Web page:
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24 Sep 2020 Lvl. 2
State replied
Alert created on: 26 Aug 2020 n° 98/2020 Italy

Online Threats Against the President of Federazione Nazionale Stampa Italiana

Source of threatNon-state
CategoryHarassment and intimidation of journalists
Partner EFJ/IFJ
Partner EFJ/IFJ
Since 18 August 2020, the president of Federazione Nazionale Stampa Italiana (FNSI), Beppe Giulietti, has been harassed and intimidated on social networks. The campaign is fueled by online accounts that advocate extreme right-wing theses. Recently Giulietti had defended the journalists who demonstrated that an alleged report in the newspaper “Libero” on 7 August, according to which migrants had killed and eaten dogs belonging to a resident of Lampedusa, was not based on any proven facts.The journalists who exposed this false news, including Angela Caponnetto of Rai News 24 and Nello Scavo of the newspaper “Avvenire”, were also subjected to threats and insults on social networks. MP Walter Verini, Coordinator of the Italian Committee of the Anti-Mafia Parliamentary Commission for the Protection of Threatened Journalists, announced on 20 August that he will organise a hearing to follow up on the testimonies of threatened journalists and the FNSI.
State replies
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24 Aug 2020 Lvl. 2
State replied
Alert created on: 03 Aug 2020 n° 92/2020 Romania

Judicial Intimidation Targeting the Romanian Union of Journalists and Daily Newspaper "Libertatea"

Source of threatState
CategoryHarassment and intimidation of journalists
Partner EFJ/IFJ RSF
Partner EFJ/IFJ RSF
Following the denunciation of irregularities in the management of the Romanian public television station TVR by the Romanian journalists' union FAIR-Mediasind, TVR's management has instructed the law firm Zamfirescu Racoti & Partners to take legal action for defamation against the union and against the journalists of the daily newspaper "Libertatea". The union said TVR had allocated a public budget of 50,742 euros to the law firm to bring these legal actions. FAIR-Mediasind issued a statement on 28 July accusing the director of the TV station, Doina Gradea, of attempting to intimidate and harass the journalists' union.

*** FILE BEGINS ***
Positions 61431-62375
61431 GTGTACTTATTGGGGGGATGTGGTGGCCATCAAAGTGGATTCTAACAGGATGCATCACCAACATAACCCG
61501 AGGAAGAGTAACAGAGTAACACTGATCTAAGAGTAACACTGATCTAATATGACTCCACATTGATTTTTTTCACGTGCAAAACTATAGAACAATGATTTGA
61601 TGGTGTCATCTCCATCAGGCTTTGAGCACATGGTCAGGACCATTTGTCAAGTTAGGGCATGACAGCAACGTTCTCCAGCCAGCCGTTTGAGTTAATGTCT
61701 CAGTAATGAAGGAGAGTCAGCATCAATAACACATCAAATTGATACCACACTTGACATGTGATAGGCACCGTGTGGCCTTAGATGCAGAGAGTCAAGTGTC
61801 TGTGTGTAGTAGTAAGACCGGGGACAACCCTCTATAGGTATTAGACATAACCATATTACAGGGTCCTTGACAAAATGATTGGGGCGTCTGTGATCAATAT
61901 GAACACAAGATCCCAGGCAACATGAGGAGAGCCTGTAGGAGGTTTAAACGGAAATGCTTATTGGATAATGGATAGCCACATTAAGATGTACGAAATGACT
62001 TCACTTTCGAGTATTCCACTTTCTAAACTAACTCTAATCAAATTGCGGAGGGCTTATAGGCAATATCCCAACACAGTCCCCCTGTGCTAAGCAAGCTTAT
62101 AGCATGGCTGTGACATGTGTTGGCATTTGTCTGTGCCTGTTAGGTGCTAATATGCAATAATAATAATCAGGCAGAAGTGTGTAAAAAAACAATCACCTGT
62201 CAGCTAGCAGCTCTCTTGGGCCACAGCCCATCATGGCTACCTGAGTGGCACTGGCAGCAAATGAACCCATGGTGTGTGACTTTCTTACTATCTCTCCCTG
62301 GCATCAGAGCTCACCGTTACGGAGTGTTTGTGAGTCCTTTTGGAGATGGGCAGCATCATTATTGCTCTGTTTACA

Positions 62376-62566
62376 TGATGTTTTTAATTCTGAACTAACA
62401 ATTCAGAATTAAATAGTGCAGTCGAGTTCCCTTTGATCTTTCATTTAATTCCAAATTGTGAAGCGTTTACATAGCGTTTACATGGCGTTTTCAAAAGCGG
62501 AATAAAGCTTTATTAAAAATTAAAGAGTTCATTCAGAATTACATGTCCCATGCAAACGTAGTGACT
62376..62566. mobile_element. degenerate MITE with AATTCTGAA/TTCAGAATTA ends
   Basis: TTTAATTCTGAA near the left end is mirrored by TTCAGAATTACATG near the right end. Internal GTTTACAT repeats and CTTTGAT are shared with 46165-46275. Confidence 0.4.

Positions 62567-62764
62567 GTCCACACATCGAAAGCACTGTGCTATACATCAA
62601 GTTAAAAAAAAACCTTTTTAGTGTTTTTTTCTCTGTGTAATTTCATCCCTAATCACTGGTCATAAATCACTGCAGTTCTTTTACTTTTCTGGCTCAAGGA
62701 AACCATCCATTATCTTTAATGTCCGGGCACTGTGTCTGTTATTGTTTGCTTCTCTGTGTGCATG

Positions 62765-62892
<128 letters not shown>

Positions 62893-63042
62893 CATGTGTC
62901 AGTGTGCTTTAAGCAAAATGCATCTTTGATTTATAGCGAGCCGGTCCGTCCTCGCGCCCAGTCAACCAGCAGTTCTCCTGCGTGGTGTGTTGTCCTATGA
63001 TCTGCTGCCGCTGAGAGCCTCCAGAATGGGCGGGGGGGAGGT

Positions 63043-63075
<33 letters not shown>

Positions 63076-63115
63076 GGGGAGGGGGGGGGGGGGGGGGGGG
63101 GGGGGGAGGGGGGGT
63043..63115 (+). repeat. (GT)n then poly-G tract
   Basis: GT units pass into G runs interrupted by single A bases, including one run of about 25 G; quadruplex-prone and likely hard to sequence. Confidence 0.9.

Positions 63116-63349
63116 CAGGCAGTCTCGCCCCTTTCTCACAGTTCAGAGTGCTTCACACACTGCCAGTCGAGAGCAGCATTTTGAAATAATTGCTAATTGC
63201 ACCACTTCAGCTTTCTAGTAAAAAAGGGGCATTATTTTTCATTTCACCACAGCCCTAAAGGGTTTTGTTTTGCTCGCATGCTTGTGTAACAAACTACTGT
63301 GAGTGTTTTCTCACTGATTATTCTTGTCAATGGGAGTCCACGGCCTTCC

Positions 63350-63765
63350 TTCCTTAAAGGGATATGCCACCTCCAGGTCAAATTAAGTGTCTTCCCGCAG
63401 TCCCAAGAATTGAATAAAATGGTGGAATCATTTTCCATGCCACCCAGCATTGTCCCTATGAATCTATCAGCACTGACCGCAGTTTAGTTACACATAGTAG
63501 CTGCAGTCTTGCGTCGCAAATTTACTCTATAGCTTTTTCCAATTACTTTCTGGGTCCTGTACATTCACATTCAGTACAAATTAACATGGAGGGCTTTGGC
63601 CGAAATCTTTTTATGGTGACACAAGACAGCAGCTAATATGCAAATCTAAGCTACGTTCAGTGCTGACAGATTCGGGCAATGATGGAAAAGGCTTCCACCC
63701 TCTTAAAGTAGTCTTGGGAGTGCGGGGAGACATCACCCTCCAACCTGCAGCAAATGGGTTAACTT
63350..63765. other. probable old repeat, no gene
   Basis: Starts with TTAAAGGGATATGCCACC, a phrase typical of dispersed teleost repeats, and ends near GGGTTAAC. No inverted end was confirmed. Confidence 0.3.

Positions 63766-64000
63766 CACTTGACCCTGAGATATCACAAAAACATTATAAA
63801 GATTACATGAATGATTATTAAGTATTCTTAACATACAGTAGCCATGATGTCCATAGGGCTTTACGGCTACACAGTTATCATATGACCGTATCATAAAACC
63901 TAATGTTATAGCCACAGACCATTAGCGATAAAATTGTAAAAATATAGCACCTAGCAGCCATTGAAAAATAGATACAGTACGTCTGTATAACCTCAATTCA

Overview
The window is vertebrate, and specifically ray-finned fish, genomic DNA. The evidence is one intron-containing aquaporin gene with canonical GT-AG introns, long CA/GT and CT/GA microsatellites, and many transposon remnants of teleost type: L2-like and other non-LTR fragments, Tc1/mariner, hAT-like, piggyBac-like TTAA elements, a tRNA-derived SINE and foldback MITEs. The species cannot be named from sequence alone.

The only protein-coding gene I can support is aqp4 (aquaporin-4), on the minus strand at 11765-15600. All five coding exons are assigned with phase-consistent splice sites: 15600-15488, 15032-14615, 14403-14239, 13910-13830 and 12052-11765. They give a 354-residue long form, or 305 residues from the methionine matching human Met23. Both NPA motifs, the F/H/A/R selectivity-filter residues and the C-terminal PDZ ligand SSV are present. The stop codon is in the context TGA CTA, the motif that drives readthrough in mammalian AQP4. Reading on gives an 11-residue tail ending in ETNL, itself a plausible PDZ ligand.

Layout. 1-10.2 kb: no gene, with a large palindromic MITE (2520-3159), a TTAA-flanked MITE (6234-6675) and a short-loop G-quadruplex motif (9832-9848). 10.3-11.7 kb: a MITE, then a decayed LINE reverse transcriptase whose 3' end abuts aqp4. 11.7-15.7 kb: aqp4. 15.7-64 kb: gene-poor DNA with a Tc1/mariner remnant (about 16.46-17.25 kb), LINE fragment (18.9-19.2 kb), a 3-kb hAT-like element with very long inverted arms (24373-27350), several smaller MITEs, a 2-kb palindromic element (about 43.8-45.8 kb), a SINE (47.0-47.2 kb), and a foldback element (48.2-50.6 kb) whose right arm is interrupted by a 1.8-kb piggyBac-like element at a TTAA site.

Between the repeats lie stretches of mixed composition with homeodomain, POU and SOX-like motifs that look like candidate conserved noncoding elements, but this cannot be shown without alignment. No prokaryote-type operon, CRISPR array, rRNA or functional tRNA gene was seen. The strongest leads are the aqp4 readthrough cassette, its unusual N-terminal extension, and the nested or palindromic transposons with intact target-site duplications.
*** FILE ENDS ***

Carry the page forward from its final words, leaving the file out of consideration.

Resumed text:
State replies
24 Sep 2020
New Reply from the Romanian authorities
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24 Sep 2020 Lvl. 2
No state reply yet
Alert created on: 24 Sep 2020 n° 110/2020 Bulgaria

Bulgarian Reporter Martin Georgiev Summoned for Questioning over Request for Comment

Source of threatState
CategoryHarassment and intimidation of journalists
Partner CPJ
No state reply yet
Partner CPJ
On 14 September 2020, police in Sofia summoned Martin Georgiev, a crime reporter at the local daily Sega, for questioning after he e-mailed the Ministry of Interior for comment on alleged police brutality amid recent anti-government protests. On 2 September, riot police had beaten and pepper sprayed demonstrators and reporters, as CPJ documented at the time.
In his request for comment, Georgiev sent questions about alleged police brutality, photos from social media and news stories depicting officers’ use of pepper spray and brass knuckles, and questions about the legality of police actions.
At the police station, officers told Georgiev that they treated his request for comment as a criminal complaint, and questioned him about the protests and asked him to provide an official statement. When Georgiev refused to speak without a lawyer present, the officers released him after about half an hour.
“As a crime reporter, I usually send hundreds of questions every year to the police and the Ministry of the Interior,” Georgiev told CPJ. “I see this questioning as a warning that journalists are not supposed to ask certain questions to the police.”
In a statement, the Association of European Journalists(AEJ) in Bulgaria said that, instead of answering the reportert’s request, the questioning was “an attempt at intimidation and repression, which probably aims to make the media not interested in such illegal actions of the police.”
A Ministry of the Interior spokesperson said that police treated Georgiev’s questions as a complaint and summoned him because his e-mail included photos of police officers committing “possible violations”. CPJ e-mailed the Ministry of Interior for comment, but did not receive any reply.